Northwestern University denies tenure to Myxo ring whistleblower

Shelley Wood

October 11, 2011

Chicago, IL - The cardiologist who spoke out about an investigational valve device she believed was being used by the surgeon who invented it without patient informed consent and prior to obtaining appropriate FDA clearance will no longer be working at the university where she first raised those concerns[1].

Dr Nalini Rajamannan's departure is the latest twist in the "Myxo-ring mix-up" first reported by heart wire in 2008. The device in question, originally known as the Myxo annuloplasty ring, has been at the center of an FDA investigation, a Senate inquiry, and a number of lawsuits against the annuloplasty ring's inventor, Dr Patrick McCarthy (Northwestern University, Chicago, IL), his hospital, and ring manufacturer Edwards Lifesciences.

Rajamannan, who had been an associate professor at Northwestern since 2007, confirmed to heartwire today that her position was terminated September 30. She believes the decision not to grant her tenure, despite the fact that she has federal grant funding for work at Northwestern until the summer of 2012, is "retaliation" in part because she helped uncover new evidence showing that one of two patients who has sued McCarthy—both patients of Rajamannan's—experienced a periprocedural MI during her Myxo ring implantation. The first lawsuit reported by heart wire has since been dropped.

However, Alan K Cubbage, Northwestern's vice president for university relations, told heart wire in an email that Rajamannan "was not dismissed" and that "Northwestern University has a policy that specifically defends the right of faculty and staff members to make complaints without retaliation. That policy and related procedures were followed in this case. There was no retaliation by Northwestern University against Dr Rajamannan."

According to Cubbage, Rajamannan was under consideration for tenure, and the customary and clearly defined procedures, including peer review, were followed. "Dr Rajamannan was not granted tenure, a decision she appealed unsuccessfully to the appropriate faculty committee."

The plaintiff in the second lawsuit says she was not informed of the MI, nor was the information included in her medical records, and according to Rajamannan, it only came to light after Rajamannan herself reviewed her patient's files and noted that she'd been billed for an ECG.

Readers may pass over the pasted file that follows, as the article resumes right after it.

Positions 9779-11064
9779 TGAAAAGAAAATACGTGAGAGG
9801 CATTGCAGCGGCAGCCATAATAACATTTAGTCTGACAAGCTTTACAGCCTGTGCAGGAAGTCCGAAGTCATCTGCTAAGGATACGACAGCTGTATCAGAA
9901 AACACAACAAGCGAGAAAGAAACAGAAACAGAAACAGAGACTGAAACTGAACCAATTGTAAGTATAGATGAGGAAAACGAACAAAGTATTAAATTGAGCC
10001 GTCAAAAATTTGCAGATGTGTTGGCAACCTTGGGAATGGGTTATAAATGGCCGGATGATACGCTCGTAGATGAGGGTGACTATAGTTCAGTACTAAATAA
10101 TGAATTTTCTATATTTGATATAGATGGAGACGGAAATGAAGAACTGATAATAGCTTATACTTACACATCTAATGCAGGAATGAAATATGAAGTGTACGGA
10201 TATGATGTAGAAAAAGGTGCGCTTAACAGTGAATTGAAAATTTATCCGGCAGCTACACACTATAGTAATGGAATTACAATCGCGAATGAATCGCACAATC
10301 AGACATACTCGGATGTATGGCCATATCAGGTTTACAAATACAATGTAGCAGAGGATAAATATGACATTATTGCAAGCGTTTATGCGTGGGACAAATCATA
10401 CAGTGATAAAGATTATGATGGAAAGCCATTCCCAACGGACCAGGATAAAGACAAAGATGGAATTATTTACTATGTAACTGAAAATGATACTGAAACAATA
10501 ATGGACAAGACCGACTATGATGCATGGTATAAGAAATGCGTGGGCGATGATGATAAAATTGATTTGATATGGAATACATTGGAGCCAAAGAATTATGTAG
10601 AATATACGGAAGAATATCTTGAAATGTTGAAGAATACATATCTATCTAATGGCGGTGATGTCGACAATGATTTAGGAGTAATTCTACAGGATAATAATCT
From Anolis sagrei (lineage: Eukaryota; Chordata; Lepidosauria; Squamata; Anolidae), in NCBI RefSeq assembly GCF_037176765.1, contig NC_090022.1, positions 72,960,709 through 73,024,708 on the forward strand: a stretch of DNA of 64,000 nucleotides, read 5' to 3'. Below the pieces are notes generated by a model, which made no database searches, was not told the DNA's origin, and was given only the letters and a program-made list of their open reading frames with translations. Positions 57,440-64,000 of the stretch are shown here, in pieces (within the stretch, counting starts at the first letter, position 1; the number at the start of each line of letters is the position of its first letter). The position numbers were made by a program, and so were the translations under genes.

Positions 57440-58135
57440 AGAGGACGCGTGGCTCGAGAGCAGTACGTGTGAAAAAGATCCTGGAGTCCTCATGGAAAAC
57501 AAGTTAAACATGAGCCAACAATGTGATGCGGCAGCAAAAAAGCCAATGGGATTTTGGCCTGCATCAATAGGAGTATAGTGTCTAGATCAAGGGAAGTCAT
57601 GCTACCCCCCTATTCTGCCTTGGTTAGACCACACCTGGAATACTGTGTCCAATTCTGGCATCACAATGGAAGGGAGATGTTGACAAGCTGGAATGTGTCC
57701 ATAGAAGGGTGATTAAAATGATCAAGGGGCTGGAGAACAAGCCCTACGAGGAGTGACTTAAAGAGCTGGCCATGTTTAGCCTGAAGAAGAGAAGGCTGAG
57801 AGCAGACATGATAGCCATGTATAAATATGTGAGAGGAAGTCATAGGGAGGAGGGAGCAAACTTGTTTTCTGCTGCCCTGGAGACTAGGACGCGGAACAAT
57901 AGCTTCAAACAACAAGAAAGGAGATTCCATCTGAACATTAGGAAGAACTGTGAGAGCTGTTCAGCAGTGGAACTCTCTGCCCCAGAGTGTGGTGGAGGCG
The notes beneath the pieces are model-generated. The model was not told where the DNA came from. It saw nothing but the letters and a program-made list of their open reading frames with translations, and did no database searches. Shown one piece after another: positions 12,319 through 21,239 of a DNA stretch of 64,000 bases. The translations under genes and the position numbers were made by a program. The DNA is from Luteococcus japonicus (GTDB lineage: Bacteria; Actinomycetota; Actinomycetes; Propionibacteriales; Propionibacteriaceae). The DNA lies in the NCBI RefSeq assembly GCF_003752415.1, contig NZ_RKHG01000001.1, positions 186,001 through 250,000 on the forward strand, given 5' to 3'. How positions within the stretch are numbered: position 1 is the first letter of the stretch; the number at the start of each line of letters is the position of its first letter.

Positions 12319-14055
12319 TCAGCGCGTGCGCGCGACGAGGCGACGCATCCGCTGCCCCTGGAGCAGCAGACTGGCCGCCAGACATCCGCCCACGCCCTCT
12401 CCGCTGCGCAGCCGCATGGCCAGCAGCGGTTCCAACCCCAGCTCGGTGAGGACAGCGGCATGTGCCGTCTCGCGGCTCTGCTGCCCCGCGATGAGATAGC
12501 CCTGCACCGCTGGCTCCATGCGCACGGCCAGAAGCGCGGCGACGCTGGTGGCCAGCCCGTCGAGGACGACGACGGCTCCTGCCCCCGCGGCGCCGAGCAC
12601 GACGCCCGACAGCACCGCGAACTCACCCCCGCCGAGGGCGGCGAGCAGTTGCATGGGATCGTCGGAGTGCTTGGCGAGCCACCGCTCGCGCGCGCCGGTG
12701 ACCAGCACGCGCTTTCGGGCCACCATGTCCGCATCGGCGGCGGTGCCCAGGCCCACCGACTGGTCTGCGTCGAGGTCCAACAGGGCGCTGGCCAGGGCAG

McCarthy's response to the plaintiff's third amended complaint-at-law acknowledges that an electrocardiogram was performed less than one hour after her surgery and that this ECG demonstrated that the plaintiff had suffered a heart attack.

Importantly, the original paper by McCarthy and colleagues describing their initial experience with the Myxo ring reports a postoperative MI rate of 0%[2].

At the time the FDA approved the Myxo ring—under the name dETlogix annuloplasty ring 5100—the FDA would not say whether it considered that paper in its decision. However, the Chronicle o f Higher Education, which reported on Rajamannan's dismissal today, says that the FDA cited McCarthy et al's study when it approved the ring.

The Chronicle also reported that McCarthy, in a written response to the newspaper, "said some patients given the Myxo ring were excluded from his study's summary of results because they had other medical conditions that could have caused a heart attack." Rheumatic-valve disease is listed as an exclusion criterion in the article, but this specific patient exclusion is not noted. McCarthy's response to the plaintiff's complaint-at-law says that his operative report and other portions of the medical record state that during the surgery he found the presence of rheumatic disease.

The plaintiff has stated that she was informed she would not receive a valve repair using the Myxo ring if evidence of rheumatic disease was found during the operation.

Rajamannan emailed a comment to heart wire saying: "Prior to the time I first brought this issue to the attention of my superiors at Northwestern, I was enjoying a successful career and anticipated making tenure and ending my career at that institution. However, I didn't know my career would end so quickly and end, no doubt, as a result of the revelations I made. Since I brought the issue of the implantation of the Myxo ring without informed consent to the attention of hospital officials, my career has taken an unexpected downward spiral."

She noted that she has an R01 grant that was successfully renewed until the summer of 2012 and American Recovery and Reinvestment Act funding that had a no-cost extension until at least October 31, 2011. "Further, I have three other grants in the early application phase," her email continues. "I was informed that tenure was not necessary to keep my research position at Northwestern University as long as I had federal funding. Had I been advised otherwise, I would have sought an alternative location for my research. Certainly, there are many physicians that stay on at Northwestern University as a faculty or volunteer faculty member while their research funding is still in place.  Many of my colleagues have kept their status at Northwestern with this research process. What is the difference between them and me?  Perhaps they didn't blow the whistle on the activities of the hospital."

Calls to McCarthy were not returned before this story went live.


Comments on Medscape are moderated and should be professional in tone and on topic. You must declare any conflicts of interest related to your comments and responses. Please see our Commenting Guide for further information. We reserve the right to remove posts at our sole discretion.